You don't know me, and we've never met. But I was privileged to watch you work through this week's unimaginably tragic shooting of five of your members. Like most Canadians, I watched through a combination of gritted teeth, tear-filled eyes, knotted stomach, and balled-up fists. Also like most Canadians, I couldn't even begin to imagine how you held it together and worked the problem while you mourned your loss.
Thankfully, and thanks to your expertise and heroism, the suspect was arrested without further bloodshed. Thankfully, you lived up to, and exceeded, the RCMP's storied history of always getting their man, and of doing so with respect and pride. There are a lot of reasons Canadians love you, and I'm willing to bet the snappy uniforms rank low on the list.
So when my phone rang today, I was happy to hear a Canadian Press reporter on the other end. I was similarly happy to share my thoughts on how you leveraged social media - a delicate balancing act on a good day, and an impossibly challenging one when things turn bad - to keep the public informed while simultaneously managing to avoid tipping off the apparently mobile-carrying suspect.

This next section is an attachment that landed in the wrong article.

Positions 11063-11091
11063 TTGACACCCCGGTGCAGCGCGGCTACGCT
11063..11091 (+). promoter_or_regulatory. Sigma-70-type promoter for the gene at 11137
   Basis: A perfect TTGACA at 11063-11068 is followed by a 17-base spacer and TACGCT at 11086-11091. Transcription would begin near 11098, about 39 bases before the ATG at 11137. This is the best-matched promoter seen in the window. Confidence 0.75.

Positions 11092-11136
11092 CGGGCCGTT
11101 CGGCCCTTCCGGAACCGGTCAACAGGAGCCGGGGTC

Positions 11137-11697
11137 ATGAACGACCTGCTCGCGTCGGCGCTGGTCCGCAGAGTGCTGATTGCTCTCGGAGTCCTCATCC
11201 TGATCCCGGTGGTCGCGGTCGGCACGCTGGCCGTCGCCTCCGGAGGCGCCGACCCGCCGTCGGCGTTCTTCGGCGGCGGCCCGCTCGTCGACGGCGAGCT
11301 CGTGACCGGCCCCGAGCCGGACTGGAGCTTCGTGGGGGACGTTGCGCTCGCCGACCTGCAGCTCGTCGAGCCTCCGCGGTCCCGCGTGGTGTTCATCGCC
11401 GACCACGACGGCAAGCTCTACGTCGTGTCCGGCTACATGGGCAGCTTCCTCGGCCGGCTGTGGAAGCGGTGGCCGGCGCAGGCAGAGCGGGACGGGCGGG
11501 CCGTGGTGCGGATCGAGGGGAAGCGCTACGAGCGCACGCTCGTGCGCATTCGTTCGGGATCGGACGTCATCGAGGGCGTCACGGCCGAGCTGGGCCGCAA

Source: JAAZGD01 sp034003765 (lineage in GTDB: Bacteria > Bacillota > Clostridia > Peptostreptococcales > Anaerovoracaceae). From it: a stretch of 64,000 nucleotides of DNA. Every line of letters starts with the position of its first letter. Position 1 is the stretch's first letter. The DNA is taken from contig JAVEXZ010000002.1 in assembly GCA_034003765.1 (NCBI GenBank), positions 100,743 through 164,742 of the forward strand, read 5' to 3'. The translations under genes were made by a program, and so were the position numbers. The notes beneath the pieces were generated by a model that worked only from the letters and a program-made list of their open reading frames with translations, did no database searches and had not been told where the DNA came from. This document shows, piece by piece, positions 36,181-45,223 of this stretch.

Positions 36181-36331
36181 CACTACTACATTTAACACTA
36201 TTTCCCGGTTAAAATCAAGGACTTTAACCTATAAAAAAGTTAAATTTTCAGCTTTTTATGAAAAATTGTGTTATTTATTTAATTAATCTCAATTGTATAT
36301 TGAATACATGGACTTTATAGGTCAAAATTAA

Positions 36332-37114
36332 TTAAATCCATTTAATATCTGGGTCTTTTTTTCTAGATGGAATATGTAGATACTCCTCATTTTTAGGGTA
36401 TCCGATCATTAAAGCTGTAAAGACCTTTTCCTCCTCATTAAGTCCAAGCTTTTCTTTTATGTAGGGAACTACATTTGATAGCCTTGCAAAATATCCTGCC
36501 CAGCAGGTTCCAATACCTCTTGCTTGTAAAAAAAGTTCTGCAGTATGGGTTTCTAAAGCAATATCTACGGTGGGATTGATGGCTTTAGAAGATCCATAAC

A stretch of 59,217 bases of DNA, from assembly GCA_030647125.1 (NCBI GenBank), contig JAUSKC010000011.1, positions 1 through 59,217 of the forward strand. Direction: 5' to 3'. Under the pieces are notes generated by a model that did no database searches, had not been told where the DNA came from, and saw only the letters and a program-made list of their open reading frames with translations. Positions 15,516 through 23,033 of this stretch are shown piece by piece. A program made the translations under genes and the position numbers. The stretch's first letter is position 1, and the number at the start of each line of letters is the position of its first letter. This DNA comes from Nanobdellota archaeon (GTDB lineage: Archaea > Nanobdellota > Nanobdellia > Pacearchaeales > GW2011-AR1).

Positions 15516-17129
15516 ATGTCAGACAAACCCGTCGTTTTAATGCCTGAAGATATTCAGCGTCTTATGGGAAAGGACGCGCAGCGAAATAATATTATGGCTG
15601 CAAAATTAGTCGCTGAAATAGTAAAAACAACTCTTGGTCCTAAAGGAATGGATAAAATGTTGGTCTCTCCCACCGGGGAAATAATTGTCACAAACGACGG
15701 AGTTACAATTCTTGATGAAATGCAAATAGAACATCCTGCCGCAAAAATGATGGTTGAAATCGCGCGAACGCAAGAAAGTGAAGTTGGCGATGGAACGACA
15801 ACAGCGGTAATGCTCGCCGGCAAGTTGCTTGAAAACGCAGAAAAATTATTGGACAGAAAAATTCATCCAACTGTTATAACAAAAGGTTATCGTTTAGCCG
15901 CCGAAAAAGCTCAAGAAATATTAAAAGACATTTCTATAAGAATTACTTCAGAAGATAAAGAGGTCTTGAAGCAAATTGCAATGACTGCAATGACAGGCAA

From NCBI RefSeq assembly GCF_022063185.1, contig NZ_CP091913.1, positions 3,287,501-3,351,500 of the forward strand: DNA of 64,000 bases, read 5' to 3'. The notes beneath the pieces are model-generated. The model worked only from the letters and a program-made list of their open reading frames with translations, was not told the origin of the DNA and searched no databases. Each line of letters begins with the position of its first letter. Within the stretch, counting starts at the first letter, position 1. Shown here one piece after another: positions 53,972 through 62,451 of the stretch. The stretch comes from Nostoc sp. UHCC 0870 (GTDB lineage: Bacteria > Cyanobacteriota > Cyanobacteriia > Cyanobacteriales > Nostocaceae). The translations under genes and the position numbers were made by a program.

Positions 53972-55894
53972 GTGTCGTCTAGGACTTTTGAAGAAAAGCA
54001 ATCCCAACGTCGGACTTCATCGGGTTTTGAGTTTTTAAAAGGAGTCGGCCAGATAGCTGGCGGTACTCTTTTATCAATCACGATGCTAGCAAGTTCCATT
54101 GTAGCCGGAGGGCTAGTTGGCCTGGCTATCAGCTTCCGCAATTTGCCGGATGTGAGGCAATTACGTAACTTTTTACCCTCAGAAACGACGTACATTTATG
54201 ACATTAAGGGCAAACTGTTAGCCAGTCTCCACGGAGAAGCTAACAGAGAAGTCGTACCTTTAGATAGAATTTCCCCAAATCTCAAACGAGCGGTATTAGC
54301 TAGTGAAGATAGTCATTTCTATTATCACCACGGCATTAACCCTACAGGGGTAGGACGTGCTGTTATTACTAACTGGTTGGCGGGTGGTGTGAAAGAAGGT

In doing so, you set new standards for using social media to manage a crisis, and your experience will become a case study that will teach other law enforcement agencies a range of online best practices for years to come. The article, New Brunswick RCMP masters at social media management, by Michelle McQuigge, can be found here.
I know none of this fixes what happened, or eases your grief. I know you all wish this had never happened in the first place, that you were never presented with this moment. But the universe doesn't always work as we wish, and despite it all, you managed to shine in an indelibly dark moment.
Your actions didn't only save lives in Moncton this week. As the lessons you laid down are absorbed by law enforcement agencies across the country and beyond, countless lives will continue to be saved, thanks to you.
May the memory of your fallen constables, David Ross, Fabrice Georges Gevaudan, and Douglas James Larche, always be a blessing. And may we always remember the leadership and courage you showed in bringing an end to the madness that so senselessly ended their lives.
Thank you seems inadequate, but it'll have to do for now.
NATIONAL DONUT DAY
5 hours ago
I am sorry for their losses.
And hope you do not get the craziness that we have down here.
That is so terrible. Your letter to the RCMP sad and uplifting at the same time. I heard nothing about this in the media.
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